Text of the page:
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Public Sector Spending Driving RFID Markets

Government and military spending are the driving forces in current worldwide RFID markets, according to IDTechEx. The market research and consulting firm predicts global RFID sales will grow five percent this year to $5.56 billion.
Tags: Defense
Jun 29, 2009This article was originally published by RFID Update.

June 29, 2009—Overall global RFID sales will increase five percent this year over 2008 to $5.56 billion, according to a forecast released last week by international market research and consulting firm IDTechEx. The firm noted many segments of the industry are growing more than 10 percent, and that the overall growth rate is impacted by softness in some major markets plus the completion of the Chinese national ID card program, which has been responsible for billions of dollars in revenue in recent years.

Despite the end of the Chinese ID card program, public sector spending is still a significant source of RFID revenue. "Very much so. It is driving perhaps as much as 80 percent of the current market," IDTechEx chairman Dr. Peter Harrop told RFID Update. "New Zealand, by law, requires all dogs to be chipped; Australia is requiring 35 million heads of cattle to be tracked. Sichuan is considering requiring pigs to be tagged. There are more pigs in Sichuan than in the entire US, and it is just one Chinese state."

Harrop cited electronic vehicle registration and toll collection programs, and the $428 million RFID III active RFID contracts recently awarded by the US Army, as other examples of public sector spending. He noted more than 70 countries now require RFID chips in their new passports.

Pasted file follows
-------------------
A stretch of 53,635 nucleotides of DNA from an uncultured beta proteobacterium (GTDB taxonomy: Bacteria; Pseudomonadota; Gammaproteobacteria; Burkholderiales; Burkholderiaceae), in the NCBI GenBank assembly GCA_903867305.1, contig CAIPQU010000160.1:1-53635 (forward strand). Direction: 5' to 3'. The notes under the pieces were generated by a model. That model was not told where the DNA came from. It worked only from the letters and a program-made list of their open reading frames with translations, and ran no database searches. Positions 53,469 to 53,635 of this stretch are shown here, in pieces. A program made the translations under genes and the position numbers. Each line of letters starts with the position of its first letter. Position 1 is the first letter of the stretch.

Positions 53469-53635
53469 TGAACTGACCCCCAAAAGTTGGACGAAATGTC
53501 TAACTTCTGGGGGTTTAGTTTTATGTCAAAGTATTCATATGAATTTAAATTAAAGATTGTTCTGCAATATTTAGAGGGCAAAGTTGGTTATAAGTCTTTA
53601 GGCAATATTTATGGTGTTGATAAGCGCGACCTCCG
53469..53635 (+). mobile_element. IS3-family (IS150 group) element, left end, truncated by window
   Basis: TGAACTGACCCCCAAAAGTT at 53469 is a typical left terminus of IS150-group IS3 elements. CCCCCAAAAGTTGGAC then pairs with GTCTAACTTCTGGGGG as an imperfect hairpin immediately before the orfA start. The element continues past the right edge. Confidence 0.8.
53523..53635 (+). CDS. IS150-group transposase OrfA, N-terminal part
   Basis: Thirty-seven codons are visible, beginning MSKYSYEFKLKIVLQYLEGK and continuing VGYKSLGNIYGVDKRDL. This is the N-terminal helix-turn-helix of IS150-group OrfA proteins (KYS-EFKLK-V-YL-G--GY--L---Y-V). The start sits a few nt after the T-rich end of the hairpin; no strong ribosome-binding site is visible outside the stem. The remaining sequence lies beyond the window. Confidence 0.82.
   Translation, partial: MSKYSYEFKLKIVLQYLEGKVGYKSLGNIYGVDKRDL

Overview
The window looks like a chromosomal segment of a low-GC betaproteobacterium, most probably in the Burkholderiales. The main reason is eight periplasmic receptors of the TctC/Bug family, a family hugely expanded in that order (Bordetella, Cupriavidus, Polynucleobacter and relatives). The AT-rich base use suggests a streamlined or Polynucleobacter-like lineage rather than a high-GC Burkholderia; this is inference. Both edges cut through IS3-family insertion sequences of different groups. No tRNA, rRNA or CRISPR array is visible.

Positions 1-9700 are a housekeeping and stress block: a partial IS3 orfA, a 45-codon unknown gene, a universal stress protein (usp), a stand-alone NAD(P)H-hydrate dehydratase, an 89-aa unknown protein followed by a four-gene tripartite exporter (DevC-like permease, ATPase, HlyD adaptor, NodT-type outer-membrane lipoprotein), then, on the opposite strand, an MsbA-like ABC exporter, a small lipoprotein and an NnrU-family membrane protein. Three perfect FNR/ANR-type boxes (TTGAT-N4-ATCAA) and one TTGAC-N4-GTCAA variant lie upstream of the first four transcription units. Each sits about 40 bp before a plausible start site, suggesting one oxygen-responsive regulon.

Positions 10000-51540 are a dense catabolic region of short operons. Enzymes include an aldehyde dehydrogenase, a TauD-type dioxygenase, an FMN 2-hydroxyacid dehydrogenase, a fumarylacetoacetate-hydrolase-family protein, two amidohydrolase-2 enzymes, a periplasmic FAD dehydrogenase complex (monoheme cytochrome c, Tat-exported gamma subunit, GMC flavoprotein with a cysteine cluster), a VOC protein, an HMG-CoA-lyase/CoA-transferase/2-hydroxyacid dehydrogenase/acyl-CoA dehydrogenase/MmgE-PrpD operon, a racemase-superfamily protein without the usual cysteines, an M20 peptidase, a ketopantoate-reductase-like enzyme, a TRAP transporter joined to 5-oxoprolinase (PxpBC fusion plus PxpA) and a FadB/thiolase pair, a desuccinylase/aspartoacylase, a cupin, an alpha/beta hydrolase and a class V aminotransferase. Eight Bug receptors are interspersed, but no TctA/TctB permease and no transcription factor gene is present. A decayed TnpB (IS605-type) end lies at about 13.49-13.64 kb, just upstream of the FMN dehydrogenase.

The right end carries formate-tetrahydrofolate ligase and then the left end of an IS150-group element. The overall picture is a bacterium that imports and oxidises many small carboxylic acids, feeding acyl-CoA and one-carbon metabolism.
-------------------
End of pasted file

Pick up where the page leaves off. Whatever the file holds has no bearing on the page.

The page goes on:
Many of the ID card and public transportation programs that will generate significant revenue in the next year are occurring outside the US, including personal identification programs in Lithuania, India and the UK. However, IDTechEx said most current market activity is occurring in the US, particularly for RTLS sales to hospitals. The firm found several applications growing more than 10 percent annually, but retail is not among them, especially in North America.

"Retail is generally disappointing," Harrop said. "The retail market is not black and white. It is a case where Wal-Mart mismanaged it, but a number of other retailers have done it better. Now a variety of retailers from Finland to Portugal are putting it in." See Sam's Club Letter Outlines Changes to RFID Requirements for details about changes to the RFID program at Wal-Mart's Sam's Club subsidiary.

"Retail is not the story for the RFID market now. It's government, government, government," Harrop said.
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